Don’t let space or time hold you back from growing your own food! There are plenty of things you can plant in your garden, windowsill or tiny patio that will produce in less than 45 days. In some cases, you can even enjoy homegrown food in less than 1 week! Here are our top selections if you’re short on time & space in the garden.
Sprouts / Microgreens – Ready to eat in 3 days to 2 weeks
Each and every living seed will grow into a plant. It’s when that seed begins to grow (germinate) that we call the beginning growth stage of the plant a “sprout”. They are a convenient way to have fresh vegetables for salads, or otherwise, in any season and can be germinated at home or produced industrially. Sprouts are said to be rich in digestible energy, vitamins, minerals, amino acids, proteins, and phytochemicals! See MORE Sprout/Microgreen Varieties, here!
Swiss Chard – Ready to eat in about 5 weeks
Chard is a leafy green vegetable often used in Mediterranean cooking. Fresh young chard can be used raw in salads. Mature chard leaves and stalks are typically cooked or sauteed; their bitterness fades with cooking, leaving a refined flavor which is more delicate than that of cooked spinach. See MORE Swiss Chard Varieties, here!
Zucchini Squash – Ready to eat in about 6 weeks
Though considered a vegetable in cooking, botanically speaking, squash is a fruit (being the receptacle for the plant’s seeds). Squash can be served fresh (in salads) and cooked (squash stuffed with meat, fried squash, baked squash). See MORE Squash Varieties, here!
Spinach – Ready to eat in about 5 weeks
Spinach can grow anywhere there is at least a month and a half of cool growing weather. Spinach is a cool-season crop, hardy to frosts and light freezes. In rows 12 inches apart, space seedlings 3 inches apart. After thinning, cover the plants with row covers to keep the pests away. (Soak seeds overnight before planting because it germinates slowly.) See MORE Spinach varieties, here!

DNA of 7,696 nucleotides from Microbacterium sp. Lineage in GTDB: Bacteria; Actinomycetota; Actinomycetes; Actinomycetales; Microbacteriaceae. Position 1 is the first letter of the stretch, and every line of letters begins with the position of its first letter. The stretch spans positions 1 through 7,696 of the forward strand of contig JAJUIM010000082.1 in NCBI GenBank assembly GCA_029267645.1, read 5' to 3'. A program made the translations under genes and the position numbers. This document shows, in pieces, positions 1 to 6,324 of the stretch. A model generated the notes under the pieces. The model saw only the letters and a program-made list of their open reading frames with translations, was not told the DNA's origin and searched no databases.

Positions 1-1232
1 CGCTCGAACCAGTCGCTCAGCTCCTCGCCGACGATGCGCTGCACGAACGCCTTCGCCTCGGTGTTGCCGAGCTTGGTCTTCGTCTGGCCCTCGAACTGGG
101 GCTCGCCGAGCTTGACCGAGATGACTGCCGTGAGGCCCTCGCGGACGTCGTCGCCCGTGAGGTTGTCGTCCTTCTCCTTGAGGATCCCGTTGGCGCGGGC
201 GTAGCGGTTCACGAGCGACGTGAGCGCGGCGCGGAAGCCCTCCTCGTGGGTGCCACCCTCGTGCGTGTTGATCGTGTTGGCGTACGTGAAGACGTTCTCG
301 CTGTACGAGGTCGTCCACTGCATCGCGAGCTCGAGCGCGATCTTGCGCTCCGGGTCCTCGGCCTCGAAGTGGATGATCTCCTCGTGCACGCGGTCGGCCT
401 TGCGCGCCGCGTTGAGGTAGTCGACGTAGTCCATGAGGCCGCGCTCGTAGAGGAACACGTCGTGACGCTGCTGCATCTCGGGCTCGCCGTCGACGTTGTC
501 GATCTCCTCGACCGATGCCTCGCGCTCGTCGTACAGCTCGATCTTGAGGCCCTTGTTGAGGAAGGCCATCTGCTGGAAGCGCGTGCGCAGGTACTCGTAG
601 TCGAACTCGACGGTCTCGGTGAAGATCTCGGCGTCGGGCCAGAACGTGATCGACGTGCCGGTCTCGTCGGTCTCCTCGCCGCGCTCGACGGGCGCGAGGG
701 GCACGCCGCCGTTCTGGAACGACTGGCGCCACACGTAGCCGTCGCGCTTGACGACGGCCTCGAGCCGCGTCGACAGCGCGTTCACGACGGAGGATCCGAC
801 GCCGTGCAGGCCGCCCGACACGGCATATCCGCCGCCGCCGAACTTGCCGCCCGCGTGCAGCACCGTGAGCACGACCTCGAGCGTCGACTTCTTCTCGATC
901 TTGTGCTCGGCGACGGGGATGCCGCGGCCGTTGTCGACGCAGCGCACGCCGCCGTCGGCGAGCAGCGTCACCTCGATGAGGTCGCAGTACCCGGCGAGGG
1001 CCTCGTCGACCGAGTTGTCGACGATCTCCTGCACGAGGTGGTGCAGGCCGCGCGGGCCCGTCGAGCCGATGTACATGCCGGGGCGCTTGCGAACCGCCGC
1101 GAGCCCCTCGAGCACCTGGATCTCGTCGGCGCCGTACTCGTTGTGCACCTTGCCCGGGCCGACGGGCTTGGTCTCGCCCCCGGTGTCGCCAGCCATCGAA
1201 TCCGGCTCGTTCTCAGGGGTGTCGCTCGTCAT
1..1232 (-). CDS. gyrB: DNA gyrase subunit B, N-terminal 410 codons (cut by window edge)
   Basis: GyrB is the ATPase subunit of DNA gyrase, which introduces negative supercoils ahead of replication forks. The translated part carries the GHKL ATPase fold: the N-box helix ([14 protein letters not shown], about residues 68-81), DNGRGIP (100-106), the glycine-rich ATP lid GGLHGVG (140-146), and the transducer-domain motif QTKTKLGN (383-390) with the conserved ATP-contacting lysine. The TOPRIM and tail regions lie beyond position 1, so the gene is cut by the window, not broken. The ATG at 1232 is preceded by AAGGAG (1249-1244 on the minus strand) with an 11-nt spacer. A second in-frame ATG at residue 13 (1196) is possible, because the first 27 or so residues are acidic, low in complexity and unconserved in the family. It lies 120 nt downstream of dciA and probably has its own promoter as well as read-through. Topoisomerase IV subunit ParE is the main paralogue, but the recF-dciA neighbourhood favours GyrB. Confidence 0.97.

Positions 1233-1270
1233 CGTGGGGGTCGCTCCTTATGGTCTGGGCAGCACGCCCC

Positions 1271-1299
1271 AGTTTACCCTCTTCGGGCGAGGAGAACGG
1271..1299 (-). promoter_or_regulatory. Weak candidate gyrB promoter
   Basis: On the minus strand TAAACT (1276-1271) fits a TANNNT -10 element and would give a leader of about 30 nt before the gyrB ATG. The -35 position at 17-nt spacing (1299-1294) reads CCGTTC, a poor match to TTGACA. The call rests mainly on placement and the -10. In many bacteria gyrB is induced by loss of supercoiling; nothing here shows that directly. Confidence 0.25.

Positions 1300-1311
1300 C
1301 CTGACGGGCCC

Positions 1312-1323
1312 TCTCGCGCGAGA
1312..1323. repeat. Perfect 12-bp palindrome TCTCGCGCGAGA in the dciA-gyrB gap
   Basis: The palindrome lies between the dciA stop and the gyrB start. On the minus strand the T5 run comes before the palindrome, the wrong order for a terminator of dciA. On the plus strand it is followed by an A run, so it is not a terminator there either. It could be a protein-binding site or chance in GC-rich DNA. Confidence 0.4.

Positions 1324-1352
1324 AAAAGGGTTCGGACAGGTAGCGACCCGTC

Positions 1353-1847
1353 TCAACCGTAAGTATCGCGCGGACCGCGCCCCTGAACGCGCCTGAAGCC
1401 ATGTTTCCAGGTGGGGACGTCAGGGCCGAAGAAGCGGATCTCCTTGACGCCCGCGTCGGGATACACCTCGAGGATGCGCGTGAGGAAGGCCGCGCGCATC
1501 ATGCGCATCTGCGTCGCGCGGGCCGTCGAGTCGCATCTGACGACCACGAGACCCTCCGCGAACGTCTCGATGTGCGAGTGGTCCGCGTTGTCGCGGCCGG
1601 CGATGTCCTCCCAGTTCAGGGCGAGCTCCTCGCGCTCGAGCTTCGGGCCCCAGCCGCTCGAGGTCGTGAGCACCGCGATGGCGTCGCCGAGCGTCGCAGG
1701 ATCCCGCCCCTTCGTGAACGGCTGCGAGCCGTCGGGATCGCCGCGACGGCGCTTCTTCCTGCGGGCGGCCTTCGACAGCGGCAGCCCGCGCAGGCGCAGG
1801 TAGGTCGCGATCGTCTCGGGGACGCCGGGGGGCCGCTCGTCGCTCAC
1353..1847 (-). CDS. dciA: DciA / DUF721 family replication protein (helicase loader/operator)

Radishes – Ready to eat in 4 weeks
Radishes are a fast-growing, cool-season crop that can be harvested in as little as twenty days. Eaten raw they can be whole, sliced, diced, or grated. You can also cook and pickle them. Most of them are typically eaten fresh and make a good addition to a salad or a substitute to pepper on a sandwich. See MORE Radish varieties, here!
Tiny Tim Tomatoes – Ready to eat in about 6-8 weeks
The Tiny Tim tomato plant is a dwarf type plant produces excellent yields of ¾” – 1″ bright red cherry tomatoes. They are perfect for patio gardens. Grows well in pots, containers, and windowsill gardens. See MORE Tomato varieties, here!
Mustard Greens – Ready to eat in about 6 weeks
Growing mustards are a quick and easy crop to grow in your home garden. They are a spicy green, which will quickly become one of your favorite crops. When growing from seed, start them outdoors 3 weeks before the last frost. For a more steady harvest, plant seeds about every 3 weeks or every month to give you a successive harvest. Mustard greens prefer cooler weather, so plant late in the summer for a fall harvest, or very early in spring before the summer heat sets in. See MORE Mustard varieties, here!
Lettuce – Ready to eat in as little as 6-8 weeks
Seed should be sown thinly in rows 1 foot apart; for leaf types, thin plants to 2-3 inches apart, then thin again by pulling every other plant when half-grown. This will encourage thickly developed plants. For head types, space rows 18 inches apart, plants 8-10 inches apart. Closer spacing results in smaller heads, which may be preferable for small families. Specialty growers are spacing lettuce very close for selling baby lettuces, a rapidly growing produce market. See MORE Lettuce varieties, here!